Flagella are outgrowths of cytoplasm that extend through the cell wall. They are appendage-like structures used for movement. The “slime layer” can vary in texture and thickness, and if it is firm and thick enough, it is called a capsule. When clumps or chains of bacteria form, the whole chain or clump can be surrounded by a slime layer and sometimes this layer can become a solid gelatinous mass (known as a zooglea).
Bacteria can either reproduce by splitting or by spore formation, which is regarded as a “resting” stage. Under favourable conditions, the internal protoplasm can form a “knot” and surround itself with a wall. Bacterial spores are generally more resistant to being degraded than other types of organisms. To completely destroy bacterial spores, they may require boiling under pressure, for example, in a pressure cooker.
How Are Bacteria Classified?
Classification of bacteria is based upon:
- Their morphology – the form of the cell
- The absence or presence of flagella
- Their reaction to certain stains
- Their mode of nutrition
There are two broad groups of bacteria:
- Heterotrophs – these cannot make their own food. They are saprophytes that feed off dead things or parasites that feed off living things.
- Autotrophs – these have chlorophyll-like pigments that allow them to make their own food.
How To Communicate Scientifically
Once you’ve studied a microbiology course, it’s then important you know how to communicate scientifically, as science communication is an incredibly rewarding and valuable skill. The more science is talked about to varied and multiple audiences, the more trust, funding, scientific literacy and public support for scientists can be increased. According to the Australian Society for Microbiology, science communication involves educating, sharing and bringing awareness to scientific topics. This includes to government, policymakers and individuals in other fields. Complex scientific concepts should also be communicated in ways that are accessible and understandable to non-technical audiences like the general public. This can be achieved in five ways:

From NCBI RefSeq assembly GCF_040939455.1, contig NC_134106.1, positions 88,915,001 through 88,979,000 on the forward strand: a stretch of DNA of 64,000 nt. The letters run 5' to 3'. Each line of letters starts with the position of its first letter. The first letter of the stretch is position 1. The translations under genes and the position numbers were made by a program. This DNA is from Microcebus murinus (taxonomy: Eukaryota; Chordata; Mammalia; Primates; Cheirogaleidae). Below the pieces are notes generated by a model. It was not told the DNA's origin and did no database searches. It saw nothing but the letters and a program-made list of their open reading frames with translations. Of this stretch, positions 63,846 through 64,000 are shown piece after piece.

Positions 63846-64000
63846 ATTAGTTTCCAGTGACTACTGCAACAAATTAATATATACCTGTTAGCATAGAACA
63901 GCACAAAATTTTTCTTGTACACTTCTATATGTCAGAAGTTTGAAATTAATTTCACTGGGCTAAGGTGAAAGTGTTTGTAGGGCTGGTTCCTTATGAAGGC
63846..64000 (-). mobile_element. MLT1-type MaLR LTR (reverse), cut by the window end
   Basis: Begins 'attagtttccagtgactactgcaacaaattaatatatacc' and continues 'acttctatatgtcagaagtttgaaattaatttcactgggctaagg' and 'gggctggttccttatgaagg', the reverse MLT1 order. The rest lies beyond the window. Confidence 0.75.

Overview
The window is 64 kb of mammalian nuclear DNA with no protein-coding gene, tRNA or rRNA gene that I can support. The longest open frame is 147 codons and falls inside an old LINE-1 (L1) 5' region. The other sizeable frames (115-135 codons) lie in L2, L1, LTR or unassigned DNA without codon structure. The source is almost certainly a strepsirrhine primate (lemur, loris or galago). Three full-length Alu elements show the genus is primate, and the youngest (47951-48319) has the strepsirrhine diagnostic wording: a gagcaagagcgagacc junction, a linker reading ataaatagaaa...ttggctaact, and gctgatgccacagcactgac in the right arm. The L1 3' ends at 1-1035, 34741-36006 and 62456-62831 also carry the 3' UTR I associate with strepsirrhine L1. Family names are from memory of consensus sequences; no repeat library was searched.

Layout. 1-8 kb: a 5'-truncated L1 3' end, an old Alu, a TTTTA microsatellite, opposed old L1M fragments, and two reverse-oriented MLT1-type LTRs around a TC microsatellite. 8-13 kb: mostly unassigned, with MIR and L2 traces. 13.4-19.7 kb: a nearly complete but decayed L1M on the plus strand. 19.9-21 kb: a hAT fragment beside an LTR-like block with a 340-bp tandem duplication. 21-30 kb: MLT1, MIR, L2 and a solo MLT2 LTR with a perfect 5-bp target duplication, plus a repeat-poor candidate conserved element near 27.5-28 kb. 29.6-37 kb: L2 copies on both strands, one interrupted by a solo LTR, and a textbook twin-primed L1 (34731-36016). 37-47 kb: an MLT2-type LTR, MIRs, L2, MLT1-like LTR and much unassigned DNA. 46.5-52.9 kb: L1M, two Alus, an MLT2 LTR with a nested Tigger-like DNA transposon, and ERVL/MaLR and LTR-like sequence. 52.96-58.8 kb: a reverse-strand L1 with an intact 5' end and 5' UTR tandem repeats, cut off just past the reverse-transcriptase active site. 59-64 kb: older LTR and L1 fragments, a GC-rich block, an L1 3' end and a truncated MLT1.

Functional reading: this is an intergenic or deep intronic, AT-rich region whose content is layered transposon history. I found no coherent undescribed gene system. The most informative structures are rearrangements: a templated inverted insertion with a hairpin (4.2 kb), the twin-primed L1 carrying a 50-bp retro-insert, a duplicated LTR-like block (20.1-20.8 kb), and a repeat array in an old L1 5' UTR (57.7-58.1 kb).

#1 – Know Your Audience
Effective science communication begins with education, and the aim should be to fill in knowledge gaps by presenting current, factual and accurate information. However, science concepts can be complex, so try to choose a single topic and explain it using metaphors and analogies. You should also know who your audience is. Methods of communication to school children, to the general public or to other scientists will be very different, so it’s important you are flexible in your style of presentation.
#2 – Keep It Simple
When communicating to non-technical audiences, messages should be clear and simple and repeated often, and you should avoid using scientific abbreviations and jargon as much as possible. Otherwise, your audience may be confused and switch off or you may be seen as a scientific know-it-all! Get to the point, present one take-home message first and then provide additional explanations in an easy-to-understand way.
#3 – Leverage Social Media